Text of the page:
The APHL-CDC Antimicrobial Resistance (AR) Laboratory Fellowship Program (AR Lab Fellowship) provides scientists with the opportunity to collaborate on a range of antimicrobial resistance issues. The fellowship's mission is to introduce scientists to public health laboratory science while building the workforce needed to detect and respond to existing and emerging forms of AR.
The AR Lab Fellowship is a full-time working fellowship program for master's- and doctoral-degree level scientists. Fellows will be placed in one of seven public health laboratories for a 12-month term. Extensions for an additional 12-month term may be granted to doctoral fellows, provided funding is available. In addition to laboratory-specific work, fellows will participate in distance-based training and learning activities to achieve proficiency in select public health laboratory
There are two fellowship tracks. The Antibiotic Resistance Laboratory Track is offered each year. The Drug-resistant Tuberculosis (TB) Track is available every other year; recruitment for that track will begin in Fall 2020 for a start date in Summer 2021.
Fellows selected for both the AR Lab Network Track and the Drug-resistant TB Track are required to participate in an orientation session at CDC during the summer they begin their fellowships.
* Laboratories may not have a doctoral fellowship position available during this application period
Masters fellows will have the opportunity to complete the fellowship at other non-regional laboratories of the AR Lab Network, which will be determined through a competitive process.
Drug-resistant Tuberculosis Track
Multidrug-resistant TB is a disease of grave domestic and global public health concern. Rapid and accurate identification of drug resistance is imperative both to ensure appropriate treatment for individual patients as well as the administration of necessary TB Control measures. Fellows participating in the TB Track work with public health leaders to perform and apply conventional, culture-based and cutting edge, molecular methods to identify and control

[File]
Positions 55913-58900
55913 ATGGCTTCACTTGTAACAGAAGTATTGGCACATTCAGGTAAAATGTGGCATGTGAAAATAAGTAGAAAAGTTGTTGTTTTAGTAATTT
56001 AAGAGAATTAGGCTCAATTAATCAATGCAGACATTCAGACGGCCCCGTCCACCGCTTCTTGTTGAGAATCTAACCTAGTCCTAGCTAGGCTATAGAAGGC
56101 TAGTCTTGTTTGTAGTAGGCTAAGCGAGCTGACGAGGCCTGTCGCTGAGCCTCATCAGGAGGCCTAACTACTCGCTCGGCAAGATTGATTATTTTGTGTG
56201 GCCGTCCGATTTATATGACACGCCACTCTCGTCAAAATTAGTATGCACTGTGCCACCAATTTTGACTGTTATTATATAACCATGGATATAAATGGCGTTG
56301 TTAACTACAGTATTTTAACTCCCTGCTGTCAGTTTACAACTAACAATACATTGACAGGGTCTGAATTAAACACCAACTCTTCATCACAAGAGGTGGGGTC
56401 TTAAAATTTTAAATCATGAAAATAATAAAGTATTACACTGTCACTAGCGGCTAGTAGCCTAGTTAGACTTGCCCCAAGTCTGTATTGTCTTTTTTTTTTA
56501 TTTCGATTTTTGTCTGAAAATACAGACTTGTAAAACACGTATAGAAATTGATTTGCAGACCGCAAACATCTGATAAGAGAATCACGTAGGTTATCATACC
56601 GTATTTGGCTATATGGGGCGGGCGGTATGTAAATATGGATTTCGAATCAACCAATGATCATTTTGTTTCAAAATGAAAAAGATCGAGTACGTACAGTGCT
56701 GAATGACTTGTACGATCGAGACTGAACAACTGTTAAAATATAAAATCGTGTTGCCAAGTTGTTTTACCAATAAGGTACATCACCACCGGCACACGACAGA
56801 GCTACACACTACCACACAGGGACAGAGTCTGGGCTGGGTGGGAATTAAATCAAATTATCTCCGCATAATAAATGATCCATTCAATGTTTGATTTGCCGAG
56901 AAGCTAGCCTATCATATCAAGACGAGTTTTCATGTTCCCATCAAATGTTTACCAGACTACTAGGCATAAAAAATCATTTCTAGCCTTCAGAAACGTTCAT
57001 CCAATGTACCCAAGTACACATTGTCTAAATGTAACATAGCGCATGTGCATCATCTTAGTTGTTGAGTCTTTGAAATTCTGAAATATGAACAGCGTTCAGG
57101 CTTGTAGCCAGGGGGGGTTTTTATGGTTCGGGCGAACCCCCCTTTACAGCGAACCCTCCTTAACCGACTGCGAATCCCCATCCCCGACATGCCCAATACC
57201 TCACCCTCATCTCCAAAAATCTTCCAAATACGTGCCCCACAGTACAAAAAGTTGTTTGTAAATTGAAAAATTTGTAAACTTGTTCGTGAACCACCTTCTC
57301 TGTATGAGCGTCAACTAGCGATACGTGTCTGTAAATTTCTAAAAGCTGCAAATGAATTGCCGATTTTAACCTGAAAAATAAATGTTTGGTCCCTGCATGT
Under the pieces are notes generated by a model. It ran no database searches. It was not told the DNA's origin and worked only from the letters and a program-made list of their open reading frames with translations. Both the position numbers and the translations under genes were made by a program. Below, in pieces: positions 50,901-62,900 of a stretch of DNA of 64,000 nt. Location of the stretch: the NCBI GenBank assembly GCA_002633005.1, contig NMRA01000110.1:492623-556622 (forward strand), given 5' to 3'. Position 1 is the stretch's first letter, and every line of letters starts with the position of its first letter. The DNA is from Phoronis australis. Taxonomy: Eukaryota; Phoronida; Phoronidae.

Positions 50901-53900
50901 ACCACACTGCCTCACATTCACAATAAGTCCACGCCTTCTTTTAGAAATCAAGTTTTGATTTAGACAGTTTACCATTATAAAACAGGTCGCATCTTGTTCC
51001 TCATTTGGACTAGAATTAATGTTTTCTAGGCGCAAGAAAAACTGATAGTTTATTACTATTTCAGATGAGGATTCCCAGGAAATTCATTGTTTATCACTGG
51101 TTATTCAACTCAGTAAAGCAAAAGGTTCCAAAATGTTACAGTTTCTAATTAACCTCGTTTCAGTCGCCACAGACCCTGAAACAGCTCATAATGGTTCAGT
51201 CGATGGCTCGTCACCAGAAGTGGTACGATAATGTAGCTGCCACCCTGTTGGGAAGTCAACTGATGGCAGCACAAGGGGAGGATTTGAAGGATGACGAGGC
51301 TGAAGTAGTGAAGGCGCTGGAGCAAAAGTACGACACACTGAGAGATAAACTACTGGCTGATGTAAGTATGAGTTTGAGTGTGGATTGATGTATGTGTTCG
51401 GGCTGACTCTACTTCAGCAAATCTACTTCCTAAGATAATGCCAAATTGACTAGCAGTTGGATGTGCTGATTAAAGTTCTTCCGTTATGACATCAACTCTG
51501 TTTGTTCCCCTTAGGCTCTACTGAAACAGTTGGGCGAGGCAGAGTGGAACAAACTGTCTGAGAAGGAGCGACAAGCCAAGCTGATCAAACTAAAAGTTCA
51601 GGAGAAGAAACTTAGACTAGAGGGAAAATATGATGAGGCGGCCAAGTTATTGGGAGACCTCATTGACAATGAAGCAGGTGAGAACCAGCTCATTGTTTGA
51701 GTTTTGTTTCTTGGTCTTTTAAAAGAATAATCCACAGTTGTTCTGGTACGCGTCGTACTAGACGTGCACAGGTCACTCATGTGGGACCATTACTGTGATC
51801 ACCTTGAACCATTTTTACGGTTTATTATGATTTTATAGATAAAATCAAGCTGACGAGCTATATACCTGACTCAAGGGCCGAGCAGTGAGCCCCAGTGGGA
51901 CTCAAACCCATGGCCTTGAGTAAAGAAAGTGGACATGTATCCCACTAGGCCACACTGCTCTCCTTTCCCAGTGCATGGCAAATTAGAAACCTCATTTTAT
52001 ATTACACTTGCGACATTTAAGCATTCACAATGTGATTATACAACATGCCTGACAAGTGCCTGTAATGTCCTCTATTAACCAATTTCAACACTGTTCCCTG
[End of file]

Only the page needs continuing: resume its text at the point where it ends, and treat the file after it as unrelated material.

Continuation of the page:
drug resistant TB outbreaks. The fellow will be primarily placed at the
Michigan Department of Health and Human Services Bureau of Laboratories and will complete periodic rotations at CDC and other public health laboratories.
Fellows receive a stipend and allowances
for: medical insurance, travel to the host laboratory, professional development, training at CDC, and complimentary student membership to APHL. The 2019 stipend follows the
federal General Schedule (GS) pay table. Post-masters will receive compensation commensurate to GS-9 step 1 and post-doctoral fellows receiving compensation commensurate to GS-11 step 1.
Applicants must be US citizens or permanent residents. Applicants must have completed a master's or doctoral degree in microbiology, molecular biology, or a related discipline by the start date of the fellowship.
The online application includes submission of a narrative statement, resume or CV, three
letters of recommendation, official transcripts from all degree-granting institutions, and proof of US citizenship or permanent residency. It is the responsibility of the applicant to ensure all materials are received by APHL by the application deadline. Applications that are incomplete or received after the deadline will not be considered. Finalists will be invited to interview with host laboratories.
November 1, 2019
Online applications available for prospective fellows
March 7, 2020
Deadline for receipt of
application and supplemental materials to APHL
April 30, 2020
All applicants notified of status. Finalists invited to interview
April – May 2020
Fellows report to host laboratories and begin
Due to the ongoing COVID-19 response, the timeline of events may experience slight delays.
Host Laboratory Application
View a list of
about the program and the application
process. If you have additional questions, please contact
Marchan, MPH, specialist, Antimicrobial Resistance, or
Kelly Wroblewski, MPH, MT(ASCP), director, Infectious Disease